Green Chic Gardening with Britton Neubacher

Lifestyle | | May 18, 2010 at 9:47 am
A beautiful dome by Tend Living.

A beautiful dome by Tend Living.

Meet my friend Britton Neubacher, founder of green-chic company Tend Living. Brit creates sustainable living sculptures that make you think twice about gardening, like the one above. What started as a small San Diego project has now transformed home and work spaces all over Southern California to reflect the native landscape in completely unique and beautiful ways. Read on!

WW: I love the name! How did you come up with it?

Britton Neubacher: I was looking for a word that would suggest action as well as a descriptor for the larger goal: taking care of our planet. I wanted to highlight the fact that I work with sustainable practices that support life and one that sees plant tending as a lifestyle. People seem to like that part so it has become my business name. More of the same good action!

WW: Tell me how the company got started, it was something of an art experiment wasn’t it?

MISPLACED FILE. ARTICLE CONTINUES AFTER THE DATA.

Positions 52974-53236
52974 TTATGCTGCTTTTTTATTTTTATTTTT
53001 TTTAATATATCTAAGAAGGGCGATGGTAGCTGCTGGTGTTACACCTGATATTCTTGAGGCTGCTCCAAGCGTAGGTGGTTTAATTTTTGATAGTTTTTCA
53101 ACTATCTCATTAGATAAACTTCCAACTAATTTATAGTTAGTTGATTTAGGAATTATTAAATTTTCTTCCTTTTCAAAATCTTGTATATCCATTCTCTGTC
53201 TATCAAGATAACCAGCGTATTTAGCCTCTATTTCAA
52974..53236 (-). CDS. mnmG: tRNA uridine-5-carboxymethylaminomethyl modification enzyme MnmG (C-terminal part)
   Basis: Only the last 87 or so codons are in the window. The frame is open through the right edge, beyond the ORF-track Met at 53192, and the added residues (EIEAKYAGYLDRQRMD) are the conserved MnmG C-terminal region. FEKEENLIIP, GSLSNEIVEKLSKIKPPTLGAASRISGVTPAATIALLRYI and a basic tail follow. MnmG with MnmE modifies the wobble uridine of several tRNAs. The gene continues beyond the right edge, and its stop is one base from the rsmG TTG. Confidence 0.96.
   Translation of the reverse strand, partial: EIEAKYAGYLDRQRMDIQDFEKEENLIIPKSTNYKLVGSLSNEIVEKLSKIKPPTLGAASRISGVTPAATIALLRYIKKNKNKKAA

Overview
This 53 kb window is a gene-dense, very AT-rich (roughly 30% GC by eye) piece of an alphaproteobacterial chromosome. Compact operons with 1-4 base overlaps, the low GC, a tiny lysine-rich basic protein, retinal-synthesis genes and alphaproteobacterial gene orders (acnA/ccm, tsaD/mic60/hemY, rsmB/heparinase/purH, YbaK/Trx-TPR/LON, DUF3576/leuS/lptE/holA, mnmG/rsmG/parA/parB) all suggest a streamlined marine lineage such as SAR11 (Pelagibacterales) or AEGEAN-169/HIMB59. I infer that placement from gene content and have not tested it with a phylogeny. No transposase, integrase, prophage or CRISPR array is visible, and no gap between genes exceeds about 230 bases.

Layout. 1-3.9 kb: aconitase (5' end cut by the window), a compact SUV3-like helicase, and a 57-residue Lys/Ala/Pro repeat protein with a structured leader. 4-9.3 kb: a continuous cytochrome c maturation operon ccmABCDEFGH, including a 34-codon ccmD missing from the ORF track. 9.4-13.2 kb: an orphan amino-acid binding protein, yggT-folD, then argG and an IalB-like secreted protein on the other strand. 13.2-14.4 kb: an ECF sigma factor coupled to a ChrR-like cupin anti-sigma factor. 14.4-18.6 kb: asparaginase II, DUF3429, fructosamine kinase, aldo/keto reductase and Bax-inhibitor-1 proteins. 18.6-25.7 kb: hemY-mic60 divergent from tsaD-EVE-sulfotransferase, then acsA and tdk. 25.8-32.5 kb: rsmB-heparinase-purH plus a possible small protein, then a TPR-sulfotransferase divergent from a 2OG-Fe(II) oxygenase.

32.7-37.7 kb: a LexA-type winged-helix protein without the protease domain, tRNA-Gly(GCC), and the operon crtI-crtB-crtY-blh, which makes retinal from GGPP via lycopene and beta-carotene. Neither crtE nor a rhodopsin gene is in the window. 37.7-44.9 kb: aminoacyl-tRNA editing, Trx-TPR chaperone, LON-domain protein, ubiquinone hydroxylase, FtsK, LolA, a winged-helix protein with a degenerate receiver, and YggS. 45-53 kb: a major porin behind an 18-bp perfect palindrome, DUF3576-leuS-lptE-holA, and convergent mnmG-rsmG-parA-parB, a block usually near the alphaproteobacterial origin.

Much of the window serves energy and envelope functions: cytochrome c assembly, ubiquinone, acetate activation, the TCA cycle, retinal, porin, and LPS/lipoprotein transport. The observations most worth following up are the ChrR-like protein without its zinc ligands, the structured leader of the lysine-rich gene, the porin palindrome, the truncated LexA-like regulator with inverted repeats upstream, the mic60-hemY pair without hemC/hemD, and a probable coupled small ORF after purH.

BN: Tend began as a contribution to a sustainable design show at Design Within Reach in San Diego. My friend *forced* me into it and I was horrified, not able to see myself as an artist. I’m over that insecurity now though! The last thing Tend should be about is ego, so I try to leave self-consciousness out of the equation.

WW: Has sustainable living always been your way of life? How did your background in social justice influence your current inspiration?

BN: I think it has. I joined Greenpeace when I was eight and devoted my young life to environmental and animal activism, later, youth and women’s movements. My adult background is in crisis work with severely high-risk youth and community organizing around feminism and art activism. I have a graduate degree in women’s studies, which amazingly I was able to use for several years in the way of a career before I burned out.

WW: Why did you leave that industry?